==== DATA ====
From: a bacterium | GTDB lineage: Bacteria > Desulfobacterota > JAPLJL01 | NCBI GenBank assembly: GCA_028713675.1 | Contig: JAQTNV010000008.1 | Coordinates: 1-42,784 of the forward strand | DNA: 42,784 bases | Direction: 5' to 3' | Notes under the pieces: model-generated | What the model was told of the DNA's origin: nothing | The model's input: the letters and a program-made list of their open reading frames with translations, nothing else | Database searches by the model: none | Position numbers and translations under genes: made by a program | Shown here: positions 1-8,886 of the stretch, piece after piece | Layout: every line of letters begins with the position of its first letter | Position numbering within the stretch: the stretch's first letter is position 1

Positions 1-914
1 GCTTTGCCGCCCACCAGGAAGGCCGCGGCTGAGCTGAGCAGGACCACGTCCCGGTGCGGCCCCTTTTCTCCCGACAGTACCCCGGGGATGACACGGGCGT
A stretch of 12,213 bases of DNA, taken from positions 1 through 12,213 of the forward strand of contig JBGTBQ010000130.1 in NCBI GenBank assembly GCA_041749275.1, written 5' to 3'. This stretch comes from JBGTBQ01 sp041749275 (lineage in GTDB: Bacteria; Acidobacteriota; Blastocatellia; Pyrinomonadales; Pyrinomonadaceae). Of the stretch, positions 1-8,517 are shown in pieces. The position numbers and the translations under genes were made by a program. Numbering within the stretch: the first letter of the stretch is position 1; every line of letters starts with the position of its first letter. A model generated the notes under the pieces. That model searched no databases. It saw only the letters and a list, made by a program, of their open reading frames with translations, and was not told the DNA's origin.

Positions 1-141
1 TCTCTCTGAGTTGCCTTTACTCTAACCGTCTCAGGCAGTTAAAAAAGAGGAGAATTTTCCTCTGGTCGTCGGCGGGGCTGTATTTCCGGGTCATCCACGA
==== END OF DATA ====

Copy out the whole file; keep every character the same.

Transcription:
From: a bacterium | GTDB lineage: Bacteria > Desulfobacterota > JAPLJL01 | NCBI GenBank assembly: GCA_028713675.1 | Contig: JAQTNV010000008.1 | Coordinates: 1-42,784 of the forward strand | DNA: 42,784 bases | Direction: 5' to 3' | Notes under the pieces: model-generated | What the model was told of the DNA's origin: nothing | The model's input: the letters and a program-made list of their open reading frames with translations, nothing else | Database searches by the model: none | Position numbers and translations under genes: made by a program | Shown here: positions 1-8,886 of the stretch, piece after piece | Layout: every line of letters begins with the position of its first letter | Position numbering within the stretch: the stretch's first letter is position 1

Positions 1-914
1 GCTTTGCCGCCCACCAGGAAGGCCGCGGCTGAGCTGAGCAGGACCACGTCCCGGTGCGGCCCCTTTTCTCCCGACAGTACCCCGGGGATGACACGGGCGT
A stretch of 12,213 bases of DNA, taken from positions 1 through 12,213 of the forward strand of contig JBGTBQ010000130.1 in NCBI GenBank assembly GCA_041749275.1, written 5' to 3'. This stretch comes from JBGTBQ01 sp041749275 (lineage in GTDB: Bacteria; Acidobacteriota; Blastocatellia; Pyrinomonadales; Pyrinomonadaceae). Of the stretch, positions 1-8,517 are shown in pieces. The position numbers and the translations under genes were made by a program. Numbering within the stretch: the first letter of the stretch is position 1; every line of letters starts with the position of its first letter. A model generated the notes under the pieces. That model searched no databases. It saw only the letters and a list, made by a program, of their open reading frames with translations, and was not told the DNA's origin.

Positions 1-141
1 TCTCTCTGAGTTGCCTTTACTCTAACCGTCTCAGGCAGTTAAAAAAGAGGAGAATTTTCCTCTGGTCGTCGGCGGGGCTGTATTTCCGGGTCATCCACGA